MTDXRF Laboratory

The Middle Tennessee State University Department of Geosciences an X-ray fluorescence laboratory which is available for academic, government, and private industry uses. The laboratory utilizes an Oxford Instruments MDX 1080+ multi-dispersive X-ray fluorescence (MDXRF) spectrometer, acquired in Spring 2000, with grant monies provided by the National Science Foundation Division of Undergraduate Education.

MDXRF is an elemental analysis method that combines classical techniques of wavelength dispersive and energy dispersive X-ray fluorescence, allowing high performance measurements to be made on low to high atomic number elements (Alumina to Uranium) in a variety of sample types. The MDX 1080+ is equipped for multi-elemental semi-quantitative (standardless) and quantitative analysis of both solids and liquids. Applications for MDXRF include materials such as cement, rock, minerals, soils, plastics, glass, metals and ceramics.

An important goal of the MTSU XRF laboratory is to provide undergraduate students the opportunity to participate in geochemical sample preparation and analysis. Accordingly, most sample preparations and analyses are performed by MTSU undergraduate students under the supervision of Department of Geosciences faculty. Visiting undergraduate and graduate students from other colleges and universities are welcome to use the sample preparation and MDXRF laboratory facilities. Although the lab does impose modest charges to cover sample preparation and analysis expenses, costs are considerably lower than those charged by commercial analytical laboratories.

In addition to analysis of naturally occurring earth materials (e.g. minerals, rocks, soils), the lab especially welcomes academic users interested in application of X-ray fluorescence technology to problems in cultural geography, archeology, and anthropology. Students in the social sciences are encouraged to use the laboratory to explore ways in which MDXRF analysis can be used to solve research problems within their own academic fields of interest.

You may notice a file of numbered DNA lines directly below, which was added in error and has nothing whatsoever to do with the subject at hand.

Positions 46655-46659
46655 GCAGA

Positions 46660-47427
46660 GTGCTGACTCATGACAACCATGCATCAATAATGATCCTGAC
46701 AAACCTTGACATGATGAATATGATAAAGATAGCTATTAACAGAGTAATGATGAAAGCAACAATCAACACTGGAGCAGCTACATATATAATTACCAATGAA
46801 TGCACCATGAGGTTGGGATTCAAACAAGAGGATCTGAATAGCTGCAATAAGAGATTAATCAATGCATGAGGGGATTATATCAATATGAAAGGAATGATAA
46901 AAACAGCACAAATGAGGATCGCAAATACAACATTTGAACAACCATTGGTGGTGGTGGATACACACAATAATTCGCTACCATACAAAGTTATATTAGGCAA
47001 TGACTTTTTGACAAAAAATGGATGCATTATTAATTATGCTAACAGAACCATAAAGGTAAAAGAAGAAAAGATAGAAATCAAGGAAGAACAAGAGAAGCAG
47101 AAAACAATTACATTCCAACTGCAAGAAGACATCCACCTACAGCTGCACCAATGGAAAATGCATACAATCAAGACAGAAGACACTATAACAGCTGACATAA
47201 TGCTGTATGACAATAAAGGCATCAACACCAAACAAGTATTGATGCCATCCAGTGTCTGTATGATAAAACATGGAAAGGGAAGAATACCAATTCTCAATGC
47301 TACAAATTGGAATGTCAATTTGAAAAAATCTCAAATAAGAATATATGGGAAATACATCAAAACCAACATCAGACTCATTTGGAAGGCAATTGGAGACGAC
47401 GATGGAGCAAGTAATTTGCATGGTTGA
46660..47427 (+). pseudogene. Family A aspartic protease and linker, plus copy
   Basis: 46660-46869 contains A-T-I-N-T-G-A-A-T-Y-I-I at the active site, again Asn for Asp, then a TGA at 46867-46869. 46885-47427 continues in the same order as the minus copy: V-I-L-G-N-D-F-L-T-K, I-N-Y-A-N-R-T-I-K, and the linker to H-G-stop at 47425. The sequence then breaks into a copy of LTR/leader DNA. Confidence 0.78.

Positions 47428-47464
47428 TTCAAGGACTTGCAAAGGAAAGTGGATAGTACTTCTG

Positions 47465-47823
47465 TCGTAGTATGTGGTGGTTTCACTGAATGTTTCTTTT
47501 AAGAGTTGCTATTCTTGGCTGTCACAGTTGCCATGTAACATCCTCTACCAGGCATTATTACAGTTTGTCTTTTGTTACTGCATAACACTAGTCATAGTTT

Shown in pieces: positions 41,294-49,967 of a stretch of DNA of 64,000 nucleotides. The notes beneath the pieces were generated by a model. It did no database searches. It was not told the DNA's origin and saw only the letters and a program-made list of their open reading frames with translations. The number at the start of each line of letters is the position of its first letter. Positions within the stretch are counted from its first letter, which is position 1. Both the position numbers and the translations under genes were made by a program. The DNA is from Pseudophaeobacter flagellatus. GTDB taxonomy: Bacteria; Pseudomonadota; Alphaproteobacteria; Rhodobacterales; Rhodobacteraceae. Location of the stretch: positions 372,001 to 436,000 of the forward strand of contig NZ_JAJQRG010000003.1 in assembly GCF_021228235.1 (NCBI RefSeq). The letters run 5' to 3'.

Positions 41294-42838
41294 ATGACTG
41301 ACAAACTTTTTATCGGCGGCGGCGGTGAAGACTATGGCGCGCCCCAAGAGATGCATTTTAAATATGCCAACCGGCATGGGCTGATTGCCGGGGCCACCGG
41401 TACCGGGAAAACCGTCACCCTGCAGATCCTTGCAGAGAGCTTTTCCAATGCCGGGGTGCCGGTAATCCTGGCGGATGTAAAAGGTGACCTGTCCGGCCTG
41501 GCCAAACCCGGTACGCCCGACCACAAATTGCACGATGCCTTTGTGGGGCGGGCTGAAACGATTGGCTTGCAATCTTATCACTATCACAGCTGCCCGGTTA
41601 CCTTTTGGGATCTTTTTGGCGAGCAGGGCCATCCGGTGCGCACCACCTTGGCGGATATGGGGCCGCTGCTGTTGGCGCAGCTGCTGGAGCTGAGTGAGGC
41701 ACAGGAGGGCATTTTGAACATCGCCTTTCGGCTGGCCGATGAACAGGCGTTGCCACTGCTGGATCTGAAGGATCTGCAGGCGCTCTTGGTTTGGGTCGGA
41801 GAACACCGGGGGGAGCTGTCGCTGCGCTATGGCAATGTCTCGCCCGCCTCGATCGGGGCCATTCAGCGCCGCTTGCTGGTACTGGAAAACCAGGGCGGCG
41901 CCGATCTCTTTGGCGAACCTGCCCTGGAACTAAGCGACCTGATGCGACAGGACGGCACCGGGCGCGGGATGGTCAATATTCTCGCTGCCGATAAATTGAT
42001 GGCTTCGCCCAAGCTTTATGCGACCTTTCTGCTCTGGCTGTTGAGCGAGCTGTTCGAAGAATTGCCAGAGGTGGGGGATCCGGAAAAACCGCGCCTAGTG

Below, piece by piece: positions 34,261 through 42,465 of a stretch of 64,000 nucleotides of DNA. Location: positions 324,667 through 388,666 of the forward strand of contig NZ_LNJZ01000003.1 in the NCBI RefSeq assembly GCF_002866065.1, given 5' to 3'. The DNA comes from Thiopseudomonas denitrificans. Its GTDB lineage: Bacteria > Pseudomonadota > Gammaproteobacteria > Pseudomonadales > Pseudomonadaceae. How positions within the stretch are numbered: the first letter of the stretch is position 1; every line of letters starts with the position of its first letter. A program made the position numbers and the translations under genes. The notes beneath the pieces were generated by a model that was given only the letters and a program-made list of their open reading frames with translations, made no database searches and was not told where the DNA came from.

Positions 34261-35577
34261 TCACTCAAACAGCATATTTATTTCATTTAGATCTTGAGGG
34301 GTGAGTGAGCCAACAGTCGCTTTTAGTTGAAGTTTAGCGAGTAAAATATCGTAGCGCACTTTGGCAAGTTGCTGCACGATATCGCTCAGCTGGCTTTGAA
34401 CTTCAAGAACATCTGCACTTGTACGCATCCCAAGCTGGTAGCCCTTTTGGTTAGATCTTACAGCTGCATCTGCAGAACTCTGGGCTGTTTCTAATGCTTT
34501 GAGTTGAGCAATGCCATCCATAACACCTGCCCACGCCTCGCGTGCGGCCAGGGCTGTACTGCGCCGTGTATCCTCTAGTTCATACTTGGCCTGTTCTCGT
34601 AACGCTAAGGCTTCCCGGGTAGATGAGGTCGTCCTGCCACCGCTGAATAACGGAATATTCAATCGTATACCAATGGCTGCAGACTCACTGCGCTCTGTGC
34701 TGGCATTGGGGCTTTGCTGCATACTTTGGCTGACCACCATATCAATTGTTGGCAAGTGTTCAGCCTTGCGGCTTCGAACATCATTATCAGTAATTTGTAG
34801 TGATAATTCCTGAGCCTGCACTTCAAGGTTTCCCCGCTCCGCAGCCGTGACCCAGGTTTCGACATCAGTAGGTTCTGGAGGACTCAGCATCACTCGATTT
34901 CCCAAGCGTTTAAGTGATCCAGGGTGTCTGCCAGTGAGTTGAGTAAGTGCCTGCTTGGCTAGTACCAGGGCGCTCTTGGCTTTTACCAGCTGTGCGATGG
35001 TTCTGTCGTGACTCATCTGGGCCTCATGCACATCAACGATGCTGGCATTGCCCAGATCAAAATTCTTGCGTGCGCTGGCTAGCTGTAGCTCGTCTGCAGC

Laboratory Facilities

Oxford Instruments MDX 1080+ XRF Spectrometer
Oxford Instruments MDX 1080+ XRF Spectrometer
     XRF Sample Preparation Lab
XRF Sample Preparation Lab
Claisse XRF Sample Fusion System  
Claisse XRF Sample Fusion System
  XRF Sample Preparation Lab
XRF Sample Preparation Lab

Oxford Instruments MDX 1080+ Specifications

Analysis Method: Multi-Dispersive X-Ray Fluorescence
Element Range: Alumina to Uranium
Concentration Range: ppm to 100%
Sample Form: Solids, Liquids, Powders, Glasses, Granules
X-Ray Detection:  
Fixed Channels: Na, Mg, P, Ba, Rb, Y, Nb, K, Ca (Quantitative Analysis)
Flexi-Channel: Al to U (Quantitative and Semi-Quantitative Analysis)
X-Ray Excitation: Medium Power 200W, 40/50 kV End Window Rh X-Ray Tube
Sample Preparation: Pulverizing, Pelletizing, Fusion

For additional information regarding MTSU MDXRF laboratory capabilities and analytical costs, please contact Dr. Warner Cribb.

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Faculty Spotlight

 Mt. Hood

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Dr. Warner Cribb’s research focuses on the geologic history of the solid Earth, with particular emphasis on the growth of continental crust in volcanic mountain belts. Most of Dr. Cribb’s students research the formation and chemical evolution of magmas that form volcanoes in the Cascade Range of Oregon and Washington. Their research goal is to improve the understanding of how molten rock beneath volcanoes forms, and how the chemical and physical properties of the molten rock change as it travels through Earth’s crust towards the surface.

Student research involves conducting fieldwork in the spectacular Cascade Range to collect rock samples at volcanoes, and then conducting geochemical and mineralogical analyses of the samples in labs at MTSU. Dr. Cribb’s students learn useful skills through their research, such as how to conduct geologic sample collection, how to geochemically analyze rock and mineral samples, and how to interpret and model geochemical data.

Most of Dr. Cribb’s students present their research results at national scientific conferences. Many of his students have been awarded full graduate assistantships and fellowships to attend some of the best geology graduate research programs in the country, such as at Notre Dame University, Vanderbilt University, Baylor University, The University of Oklahoma, and the University of Utah. After earning their M.S. or Ph.D. degrees, these students find employment in a range of geoscience employment sectors, such as mining, oil and gas exploration, advanced materials research, environmental consulting, and education.